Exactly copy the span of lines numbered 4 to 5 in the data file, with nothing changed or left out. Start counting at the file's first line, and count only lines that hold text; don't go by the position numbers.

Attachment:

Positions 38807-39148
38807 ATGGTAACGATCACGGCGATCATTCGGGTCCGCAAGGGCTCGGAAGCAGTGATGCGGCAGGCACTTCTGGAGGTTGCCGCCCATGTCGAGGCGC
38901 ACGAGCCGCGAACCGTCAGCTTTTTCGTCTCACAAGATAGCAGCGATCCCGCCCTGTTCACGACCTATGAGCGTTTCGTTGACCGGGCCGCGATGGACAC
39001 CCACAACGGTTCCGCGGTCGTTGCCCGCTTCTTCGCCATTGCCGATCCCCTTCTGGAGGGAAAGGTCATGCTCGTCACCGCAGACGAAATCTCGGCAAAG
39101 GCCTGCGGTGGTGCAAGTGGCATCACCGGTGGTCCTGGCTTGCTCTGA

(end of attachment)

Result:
39001 CCACAACGGTTCCGCGGTCGTTGCCCGCTTCTTCGCCATTGCCGATCCCCTTCTGGAGGGAAAGGTCATGCTCGTCACCGCAGACGAAATCTCGGCAAAG
39101 GCCTGCGGTGGTGCAAGTGGCATCACCGGTGGTCCTGGCTTGCTCTGA